Adams: As numbers dwindle, so do wins
In the SFL
Nevada Union football
Joined SFL in 2010
League record since joining SFL: 5-17
Best league season: 3-2 (2011)
Best finish: 3rd (2011)
League titles: 0
Current SFL losing streak: 11
SFL record under Houlihan: 0-9
No one said it would be easy. In fact most, even in their most reflective moments of solitude, knew it would be a daunting task.
The Sierra Foothill League, ranked among the best in California, is presenting another incredibly challenging season. The majority of the teams are in the top-20 in the section. Some are ranked within the top-10 in the state.
The dilemma of competing in the SFL certainly poses the most difficult task with which Nevada Union must contend.
In spite of this, head coach Dennis Houlihan described his squad as “Positive. Upbeat. They are no different than the first week. They know we are in a tough league. They give everything they have each week and in each practice.”
Walking through the weight room in the hollows of the Nevada Union gymnasium, this is apparent. This is not a team that gets down. Although they are stretched, there is no give-up in the players. They are, indeed, looking forward to the last two contests of the season.
“We lightened up the pre-season a little,” commented Houlihan. “We prepared ourselves for the SFL. We knew that it would be tougher than usual. We have been able to compete for quarters or halves, but the teams have much larger squads.”
This is the rub. Nevada Union has about 1,700 students. The CIF believes the number is closer to 2,200 when you add in some other district schools. However, as the competition boasts a larger number of players, they also only go one way. That is, instead of playing both offense and defense as is the case with the Miners, they specialize in one side of the ball. It tells in the second half. This is when opposition players are still fresh and Nevada Union is starting to tire.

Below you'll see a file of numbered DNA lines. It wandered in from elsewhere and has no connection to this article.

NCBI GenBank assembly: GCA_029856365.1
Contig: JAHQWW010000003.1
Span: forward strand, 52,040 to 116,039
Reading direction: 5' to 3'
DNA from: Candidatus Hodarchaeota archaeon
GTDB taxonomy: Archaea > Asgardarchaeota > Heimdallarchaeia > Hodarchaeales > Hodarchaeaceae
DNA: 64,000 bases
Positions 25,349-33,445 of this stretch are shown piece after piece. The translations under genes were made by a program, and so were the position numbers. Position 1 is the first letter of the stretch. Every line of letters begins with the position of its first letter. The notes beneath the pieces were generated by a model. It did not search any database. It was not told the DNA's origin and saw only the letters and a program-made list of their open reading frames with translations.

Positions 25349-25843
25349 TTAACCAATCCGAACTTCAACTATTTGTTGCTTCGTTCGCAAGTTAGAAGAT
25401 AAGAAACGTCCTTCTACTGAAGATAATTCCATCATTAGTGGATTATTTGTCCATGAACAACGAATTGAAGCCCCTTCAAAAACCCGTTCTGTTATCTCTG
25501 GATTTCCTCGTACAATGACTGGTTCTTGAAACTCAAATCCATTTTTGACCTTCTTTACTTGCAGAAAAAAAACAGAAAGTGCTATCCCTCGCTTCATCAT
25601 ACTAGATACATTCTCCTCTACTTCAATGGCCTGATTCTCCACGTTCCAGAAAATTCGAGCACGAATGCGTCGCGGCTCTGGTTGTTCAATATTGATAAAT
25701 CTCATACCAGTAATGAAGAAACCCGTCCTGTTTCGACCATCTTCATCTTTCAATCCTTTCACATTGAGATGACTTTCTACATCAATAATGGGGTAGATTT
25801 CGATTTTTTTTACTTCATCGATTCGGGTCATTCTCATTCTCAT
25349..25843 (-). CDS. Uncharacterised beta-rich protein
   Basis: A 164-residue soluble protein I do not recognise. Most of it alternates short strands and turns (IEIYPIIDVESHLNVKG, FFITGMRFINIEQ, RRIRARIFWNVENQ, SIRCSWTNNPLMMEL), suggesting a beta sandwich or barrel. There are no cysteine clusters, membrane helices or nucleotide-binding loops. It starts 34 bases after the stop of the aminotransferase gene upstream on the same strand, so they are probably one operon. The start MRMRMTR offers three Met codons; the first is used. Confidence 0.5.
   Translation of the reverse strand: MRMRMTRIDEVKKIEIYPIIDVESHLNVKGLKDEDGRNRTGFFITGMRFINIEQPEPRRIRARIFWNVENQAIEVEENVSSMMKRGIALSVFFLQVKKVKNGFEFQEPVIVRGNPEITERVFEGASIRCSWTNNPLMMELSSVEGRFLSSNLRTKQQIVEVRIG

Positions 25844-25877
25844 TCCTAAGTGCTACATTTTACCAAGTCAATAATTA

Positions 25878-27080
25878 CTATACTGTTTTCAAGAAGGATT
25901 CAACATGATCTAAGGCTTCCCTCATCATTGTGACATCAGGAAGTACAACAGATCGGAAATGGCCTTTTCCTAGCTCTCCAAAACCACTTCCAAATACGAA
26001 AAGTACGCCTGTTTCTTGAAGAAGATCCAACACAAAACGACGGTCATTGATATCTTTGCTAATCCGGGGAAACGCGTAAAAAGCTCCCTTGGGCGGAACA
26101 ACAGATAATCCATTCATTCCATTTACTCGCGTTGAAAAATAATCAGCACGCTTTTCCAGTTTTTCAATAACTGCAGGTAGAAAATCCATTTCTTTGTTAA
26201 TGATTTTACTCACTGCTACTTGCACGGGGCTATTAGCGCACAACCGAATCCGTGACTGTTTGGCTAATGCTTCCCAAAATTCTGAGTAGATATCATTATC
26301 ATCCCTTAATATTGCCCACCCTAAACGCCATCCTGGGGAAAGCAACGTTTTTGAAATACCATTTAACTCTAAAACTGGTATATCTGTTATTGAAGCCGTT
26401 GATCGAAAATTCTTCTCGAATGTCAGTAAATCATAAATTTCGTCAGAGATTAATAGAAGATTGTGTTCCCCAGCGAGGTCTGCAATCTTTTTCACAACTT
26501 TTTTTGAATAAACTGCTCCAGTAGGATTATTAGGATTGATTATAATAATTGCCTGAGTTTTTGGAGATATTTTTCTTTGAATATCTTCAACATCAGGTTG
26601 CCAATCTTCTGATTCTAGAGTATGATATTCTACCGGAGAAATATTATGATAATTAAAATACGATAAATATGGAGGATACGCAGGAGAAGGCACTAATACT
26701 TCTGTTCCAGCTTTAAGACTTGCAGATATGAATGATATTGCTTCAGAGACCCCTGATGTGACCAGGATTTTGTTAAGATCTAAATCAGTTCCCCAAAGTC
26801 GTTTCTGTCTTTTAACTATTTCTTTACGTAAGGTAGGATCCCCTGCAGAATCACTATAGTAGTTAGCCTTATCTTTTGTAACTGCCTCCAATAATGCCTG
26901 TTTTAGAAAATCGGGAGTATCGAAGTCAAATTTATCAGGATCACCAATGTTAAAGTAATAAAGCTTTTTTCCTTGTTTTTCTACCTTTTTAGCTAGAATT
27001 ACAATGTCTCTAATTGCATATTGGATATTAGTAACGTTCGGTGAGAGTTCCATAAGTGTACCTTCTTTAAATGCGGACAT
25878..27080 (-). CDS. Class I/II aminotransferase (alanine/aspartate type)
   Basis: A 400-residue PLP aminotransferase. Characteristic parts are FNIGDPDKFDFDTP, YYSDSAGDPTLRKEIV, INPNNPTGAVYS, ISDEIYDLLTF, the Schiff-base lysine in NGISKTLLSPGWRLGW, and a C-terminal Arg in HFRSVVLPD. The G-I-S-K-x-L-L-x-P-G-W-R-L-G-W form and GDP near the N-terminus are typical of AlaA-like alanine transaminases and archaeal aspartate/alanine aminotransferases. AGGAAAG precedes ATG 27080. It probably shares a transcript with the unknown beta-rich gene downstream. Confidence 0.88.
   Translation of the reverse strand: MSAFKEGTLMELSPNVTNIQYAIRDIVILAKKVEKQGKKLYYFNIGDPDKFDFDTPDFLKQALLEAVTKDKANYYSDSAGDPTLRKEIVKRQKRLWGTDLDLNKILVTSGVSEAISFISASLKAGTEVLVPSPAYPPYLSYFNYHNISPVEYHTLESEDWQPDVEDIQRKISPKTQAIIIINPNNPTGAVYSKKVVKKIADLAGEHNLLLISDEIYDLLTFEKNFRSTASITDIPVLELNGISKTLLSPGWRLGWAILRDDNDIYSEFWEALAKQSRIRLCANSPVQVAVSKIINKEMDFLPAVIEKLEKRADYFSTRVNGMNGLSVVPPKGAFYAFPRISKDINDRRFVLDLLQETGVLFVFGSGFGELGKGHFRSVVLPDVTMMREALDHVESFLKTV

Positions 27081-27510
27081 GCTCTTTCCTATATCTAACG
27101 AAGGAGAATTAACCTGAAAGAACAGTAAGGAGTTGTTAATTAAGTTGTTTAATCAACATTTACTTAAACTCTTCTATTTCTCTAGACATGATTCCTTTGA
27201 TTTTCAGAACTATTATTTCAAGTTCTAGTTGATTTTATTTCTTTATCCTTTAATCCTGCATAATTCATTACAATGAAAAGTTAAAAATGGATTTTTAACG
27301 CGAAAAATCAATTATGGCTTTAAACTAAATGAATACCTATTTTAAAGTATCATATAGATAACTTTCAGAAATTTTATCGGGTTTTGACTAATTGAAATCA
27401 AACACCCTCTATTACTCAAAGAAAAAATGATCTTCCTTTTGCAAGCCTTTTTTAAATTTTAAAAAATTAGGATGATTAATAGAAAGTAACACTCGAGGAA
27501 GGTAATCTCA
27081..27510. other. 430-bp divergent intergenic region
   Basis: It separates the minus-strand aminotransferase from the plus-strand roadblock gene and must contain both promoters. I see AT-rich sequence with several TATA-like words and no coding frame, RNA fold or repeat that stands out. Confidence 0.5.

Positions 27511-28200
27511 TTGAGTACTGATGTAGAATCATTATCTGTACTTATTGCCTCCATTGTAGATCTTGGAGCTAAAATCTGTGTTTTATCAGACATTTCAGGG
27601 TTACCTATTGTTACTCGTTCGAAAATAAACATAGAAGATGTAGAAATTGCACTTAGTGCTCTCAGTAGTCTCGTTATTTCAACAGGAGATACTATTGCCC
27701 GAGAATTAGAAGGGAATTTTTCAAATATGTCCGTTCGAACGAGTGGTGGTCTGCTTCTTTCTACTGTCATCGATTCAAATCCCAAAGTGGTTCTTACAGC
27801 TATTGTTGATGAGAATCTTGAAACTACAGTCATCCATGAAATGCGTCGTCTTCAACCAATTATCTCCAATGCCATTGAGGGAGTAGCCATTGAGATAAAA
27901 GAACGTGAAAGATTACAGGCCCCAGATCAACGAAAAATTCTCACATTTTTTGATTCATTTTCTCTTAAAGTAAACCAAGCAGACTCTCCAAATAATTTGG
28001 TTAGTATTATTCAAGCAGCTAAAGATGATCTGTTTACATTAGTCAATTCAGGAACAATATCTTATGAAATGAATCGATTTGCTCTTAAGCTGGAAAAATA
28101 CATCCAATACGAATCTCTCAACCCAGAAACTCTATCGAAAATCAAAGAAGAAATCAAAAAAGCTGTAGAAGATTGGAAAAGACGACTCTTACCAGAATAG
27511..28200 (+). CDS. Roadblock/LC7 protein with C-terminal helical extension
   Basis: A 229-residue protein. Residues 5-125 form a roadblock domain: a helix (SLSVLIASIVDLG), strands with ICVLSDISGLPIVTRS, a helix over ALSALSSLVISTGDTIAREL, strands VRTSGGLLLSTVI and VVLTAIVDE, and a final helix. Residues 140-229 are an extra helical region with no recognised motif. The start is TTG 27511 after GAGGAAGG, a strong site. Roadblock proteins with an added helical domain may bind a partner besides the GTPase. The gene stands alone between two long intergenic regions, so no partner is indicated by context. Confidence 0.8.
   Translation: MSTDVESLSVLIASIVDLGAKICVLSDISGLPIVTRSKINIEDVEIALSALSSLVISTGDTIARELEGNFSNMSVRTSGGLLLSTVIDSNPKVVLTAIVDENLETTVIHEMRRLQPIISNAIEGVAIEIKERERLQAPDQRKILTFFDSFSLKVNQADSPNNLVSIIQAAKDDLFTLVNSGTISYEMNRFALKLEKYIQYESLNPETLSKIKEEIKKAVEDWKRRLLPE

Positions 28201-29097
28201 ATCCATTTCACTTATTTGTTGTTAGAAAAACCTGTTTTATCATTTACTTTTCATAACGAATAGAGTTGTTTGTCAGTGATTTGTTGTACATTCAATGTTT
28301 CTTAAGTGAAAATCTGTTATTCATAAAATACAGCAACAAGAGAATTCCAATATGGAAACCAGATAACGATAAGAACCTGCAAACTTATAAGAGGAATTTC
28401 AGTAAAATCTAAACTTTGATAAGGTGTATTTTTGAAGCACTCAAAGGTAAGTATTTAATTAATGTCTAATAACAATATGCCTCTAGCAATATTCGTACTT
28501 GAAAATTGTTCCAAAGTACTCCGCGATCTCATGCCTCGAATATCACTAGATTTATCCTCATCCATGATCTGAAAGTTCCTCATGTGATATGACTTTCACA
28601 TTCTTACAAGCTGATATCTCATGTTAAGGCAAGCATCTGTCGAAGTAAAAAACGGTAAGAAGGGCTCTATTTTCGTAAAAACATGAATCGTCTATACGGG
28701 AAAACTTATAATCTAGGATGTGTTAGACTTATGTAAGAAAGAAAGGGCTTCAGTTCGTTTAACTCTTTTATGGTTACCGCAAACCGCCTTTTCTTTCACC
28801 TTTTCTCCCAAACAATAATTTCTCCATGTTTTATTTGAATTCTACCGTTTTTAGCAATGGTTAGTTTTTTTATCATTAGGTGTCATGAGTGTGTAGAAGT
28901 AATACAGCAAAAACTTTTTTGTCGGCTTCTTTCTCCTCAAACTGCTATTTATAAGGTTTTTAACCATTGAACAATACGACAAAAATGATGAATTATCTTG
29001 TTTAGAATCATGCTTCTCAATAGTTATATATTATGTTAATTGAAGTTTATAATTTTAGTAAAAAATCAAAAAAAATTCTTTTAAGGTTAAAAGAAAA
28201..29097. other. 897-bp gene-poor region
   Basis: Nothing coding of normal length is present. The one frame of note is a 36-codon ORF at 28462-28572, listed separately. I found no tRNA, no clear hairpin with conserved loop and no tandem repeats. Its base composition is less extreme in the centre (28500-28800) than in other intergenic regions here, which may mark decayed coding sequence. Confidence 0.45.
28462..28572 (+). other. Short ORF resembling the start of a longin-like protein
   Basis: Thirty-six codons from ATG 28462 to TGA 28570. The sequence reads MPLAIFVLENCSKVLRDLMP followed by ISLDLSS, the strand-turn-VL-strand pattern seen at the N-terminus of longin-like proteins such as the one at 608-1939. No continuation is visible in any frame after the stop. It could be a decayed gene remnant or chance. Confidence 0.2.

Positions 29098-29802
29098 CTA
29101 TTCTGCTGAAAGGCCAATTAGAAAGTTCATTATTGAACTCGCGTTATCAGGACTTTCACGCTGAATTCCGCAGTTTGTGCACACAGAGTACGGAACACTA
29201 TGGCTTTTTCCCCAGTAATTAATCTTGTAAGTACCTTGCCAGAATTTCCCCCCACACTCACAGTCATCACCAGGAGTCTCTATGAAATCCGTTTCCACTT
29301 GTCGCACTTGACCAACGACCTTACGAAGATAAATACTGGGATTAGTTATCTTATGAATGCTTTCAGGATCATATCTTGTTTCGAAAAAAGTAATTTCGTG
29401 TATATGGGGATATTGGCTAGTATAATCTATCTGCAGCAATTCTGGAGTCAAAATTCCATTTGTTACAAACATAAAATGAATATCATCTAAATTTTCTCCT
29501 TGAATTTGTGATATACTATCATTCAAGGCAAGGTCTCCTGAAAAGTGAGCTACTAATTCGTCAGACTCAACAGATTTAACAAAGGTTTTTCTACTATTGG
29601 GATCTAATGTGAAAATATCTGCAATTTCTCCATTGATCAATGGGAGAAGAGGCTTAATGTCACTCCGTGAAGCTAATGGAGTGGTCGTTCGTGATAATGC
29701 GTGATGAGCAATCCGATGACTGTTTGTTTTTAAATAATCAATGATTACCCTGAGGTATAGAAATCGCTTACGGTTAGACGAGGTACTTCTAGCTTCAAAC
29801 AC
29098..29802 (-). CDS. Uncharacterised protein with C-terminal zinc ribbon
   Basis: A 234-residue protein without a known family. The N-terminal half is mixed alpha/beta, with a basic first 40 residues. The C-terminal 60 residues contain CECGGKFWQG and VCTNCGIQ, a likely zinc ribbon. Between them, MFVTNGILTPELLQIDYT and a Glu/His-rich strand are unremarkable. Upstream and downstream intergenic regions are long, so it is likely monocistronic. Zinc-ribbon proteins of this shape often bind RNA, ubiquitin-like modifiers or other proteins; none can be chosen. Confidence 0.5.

So it goes. Quarters and halves in which it is competitive and then it all begins to slip away. It can happen in a matter of moments.
Houlihan offers, “The safety of our kids is at issue. In the third and fourth quarters they are fresh and we are tired. This is when we suffer most of our injuries. We are not the NU of 10 years ago. The numbers are down. The make-up has changed.”
Perhaps there is some relief in sight. Nevada Union is putting together a presentation that they hope will allow them to move to a different league other that the Sierra Foothill League. Roseville High School has already taken that route. The Miners would like to be next.
The reasons are very simple. As Houlihan mentioned, safety is a major issue. The other is competition. There is little room for the Miners in the SFL. They have emerged as a team where the likes of Folsom, Granite Bay, and Oakridge have a much easier time.
Since their inclusion in the SFL, Nevada Union has struggled. Wins have been few. As the student numbers have dwindled, so have the results.
There is a new man at the helm of the CIF. So, there is hope for the Miners. There may be some room for negotiation.
Athletic Director Jeff Dellis is preparing for a presentation. This might be the exit that would allow Nevada Union to compete in a more appropriate manner.
Houlihan explained, “I want to go against a team with the same problems and challenges. If we were in another league, we would probably win it. We must convince them that we are not 2,200 students. We are 1,700. The CIF does not look at the success rate. They look at numbers. Our numbers are down.”
If the Miners cannot leave the SFL for a more competitive league, they will have to wait for readjustment in 2018. The league landscape will most likely not radically change. The leaders with larger squads and players who do not play on both offense and defense will continue to dominate. Nevada Union would have two more seasons in the Sierra Foothill League if not allowed to readjust earlier.
Safety and competition are the two big issues. For the Miners, it may be the dawn of a new era. Perhaps throwback days to the old Metro League. Yet, it would level the playing field and limit the injuries.
Some excellent athletes will be returning next season. There is a lot in the balance. The coming months may offer some positive winds of change. On the other hand, it may be two more seasons of Sierra Foothill League ball. As we approach the end of this campaign, it promises to be an interesting offseason.
Jim Adams is a regular contributor to The Union and a broadcaster for TouchDown Productions.
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